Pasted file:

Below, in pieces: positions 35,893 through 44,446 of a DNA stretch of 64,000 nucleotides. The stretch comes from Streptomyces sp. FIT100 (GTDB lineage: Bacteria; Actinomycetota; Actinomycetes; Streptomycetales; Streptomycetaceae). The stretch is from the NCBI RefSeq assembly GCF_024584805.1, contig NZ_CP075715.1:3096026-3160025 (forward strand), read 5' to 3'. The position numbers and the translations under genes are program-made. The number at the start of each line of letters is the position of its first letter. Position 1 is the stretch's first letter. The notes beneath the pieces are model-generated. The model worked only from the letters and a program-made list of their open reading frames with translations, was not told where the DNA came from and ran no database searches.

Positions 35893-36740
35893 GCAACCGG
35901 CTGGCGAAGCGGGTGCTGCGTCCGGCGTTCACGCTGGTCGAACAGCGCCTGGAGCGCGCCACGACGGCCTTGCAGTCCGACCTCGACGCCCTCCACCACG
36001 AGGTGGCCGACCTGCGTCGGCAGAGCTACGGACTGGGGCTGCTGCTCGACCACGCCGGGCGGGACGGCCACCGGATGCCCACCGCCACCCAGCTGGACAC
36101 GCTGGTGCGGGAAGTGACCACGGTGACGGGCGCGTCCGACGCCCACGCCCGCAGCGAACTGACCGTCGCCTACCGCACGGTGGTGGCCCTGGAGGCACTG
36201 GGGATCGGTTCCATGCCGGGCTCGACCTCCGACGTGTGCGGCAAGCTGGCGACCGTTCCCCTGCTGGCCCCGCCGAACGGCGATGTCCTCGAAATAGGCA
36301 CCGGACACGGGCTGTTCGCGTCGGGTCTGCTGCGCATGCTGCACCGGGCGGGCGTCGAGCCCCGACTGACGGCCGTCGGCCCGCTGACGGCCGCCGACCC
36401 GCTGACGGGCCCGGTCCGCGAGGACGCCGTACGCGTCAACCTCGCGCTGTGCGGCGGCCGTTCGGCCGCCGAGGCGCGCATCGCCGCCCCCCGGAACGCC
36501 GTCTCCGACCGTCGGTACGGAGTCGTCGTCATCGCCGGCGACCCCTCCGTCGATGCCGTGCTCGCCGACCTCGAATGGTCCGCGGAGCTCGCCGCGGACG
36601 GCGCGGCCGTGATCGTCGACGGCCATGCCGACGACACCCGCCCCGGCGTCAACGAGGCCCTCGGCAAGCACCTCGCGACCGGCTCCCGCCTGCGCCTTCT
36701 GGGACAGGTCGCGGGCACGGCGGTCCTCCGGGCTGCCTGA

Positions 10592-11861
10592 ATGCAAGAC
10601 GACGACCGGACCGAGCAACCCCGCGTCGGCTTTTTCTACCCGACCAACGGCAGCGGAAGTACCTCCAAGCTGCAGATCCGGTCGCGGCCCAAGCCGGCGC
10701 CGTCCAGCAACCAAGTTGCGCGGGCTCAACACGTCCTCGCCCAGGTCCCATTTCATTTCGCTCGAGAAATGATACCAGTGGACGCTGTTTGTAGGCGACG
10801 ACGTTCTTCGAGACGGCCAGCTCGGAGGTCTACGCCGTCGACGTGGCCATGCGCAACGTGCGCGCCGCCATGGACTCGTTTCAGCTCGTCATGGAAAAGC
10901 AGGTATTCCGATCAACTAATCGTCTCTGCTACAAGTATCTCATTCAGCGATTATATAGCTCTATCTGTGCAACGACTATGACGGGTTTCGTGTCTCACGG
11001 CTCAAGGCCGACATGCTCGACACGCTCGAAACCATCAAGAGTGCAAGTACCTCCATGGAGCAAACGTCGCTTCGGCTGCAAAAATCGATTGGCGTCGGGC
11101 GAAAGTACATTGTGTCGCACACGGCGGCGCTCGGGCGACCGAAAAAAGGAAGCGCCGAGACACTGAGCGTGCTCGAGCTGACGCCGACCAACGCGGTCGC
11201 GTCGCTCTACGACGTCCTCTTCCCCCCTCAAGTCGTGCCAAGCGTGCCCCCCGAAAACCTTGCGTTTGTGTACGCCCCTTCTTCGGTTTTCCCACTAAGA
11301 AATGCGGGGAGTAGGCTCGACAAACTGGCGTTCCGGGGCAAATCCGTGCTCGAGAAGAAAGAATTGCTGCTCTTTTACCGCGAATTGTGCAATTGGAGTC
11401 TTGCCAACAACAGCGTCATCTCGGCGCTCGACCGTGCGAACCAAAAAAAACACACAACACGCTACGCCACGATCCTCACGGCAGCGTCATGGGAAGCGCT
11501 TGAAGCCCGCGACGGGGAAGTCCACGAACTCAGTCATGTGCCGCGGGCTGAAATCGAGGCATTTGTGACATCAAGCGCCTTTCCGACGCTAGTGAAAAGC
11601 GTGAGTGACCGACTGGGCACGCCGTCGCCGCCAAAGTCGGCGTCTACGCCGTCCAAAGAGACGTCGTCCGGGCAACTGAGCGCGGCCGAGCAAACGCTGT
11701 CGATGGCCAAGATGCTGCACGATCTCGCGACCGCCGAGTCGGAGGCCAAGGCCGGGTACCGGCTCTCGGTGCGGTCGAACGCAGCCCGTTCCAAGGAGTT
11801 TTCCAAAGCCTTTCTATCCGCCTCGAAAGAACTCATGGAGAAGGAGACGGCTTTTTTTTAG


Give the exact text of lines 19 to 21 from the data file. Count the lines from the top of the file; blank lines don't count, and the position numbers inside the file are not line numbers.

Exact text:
11001 CTCAAGGCCGACATGCTCGACACGCTCGAAACCATCAAGAGTGCAAGTACCTCCATGGAGCAAACGTCGCTTCGGCTGCAAAAATCGATTGGCGTCGGGC
11101 GAAAGTACATTGTGTCGCACACGGCGGCGCTCGGGCGACCGAAAAAAGGAAGCGCCGAGACACTGAGCGTGCTCGAGCTGACGCCGACCAACGCGGTCGC
11201 GTCGCTCTACGACGTCCTCTTCCCCCCTCAAGTCGTGCCAAGCGTGCCCCCCGAAAACCTTGCGTTTGTGTACGCCCCTTCTTCGGTTTTCCCACTAAGA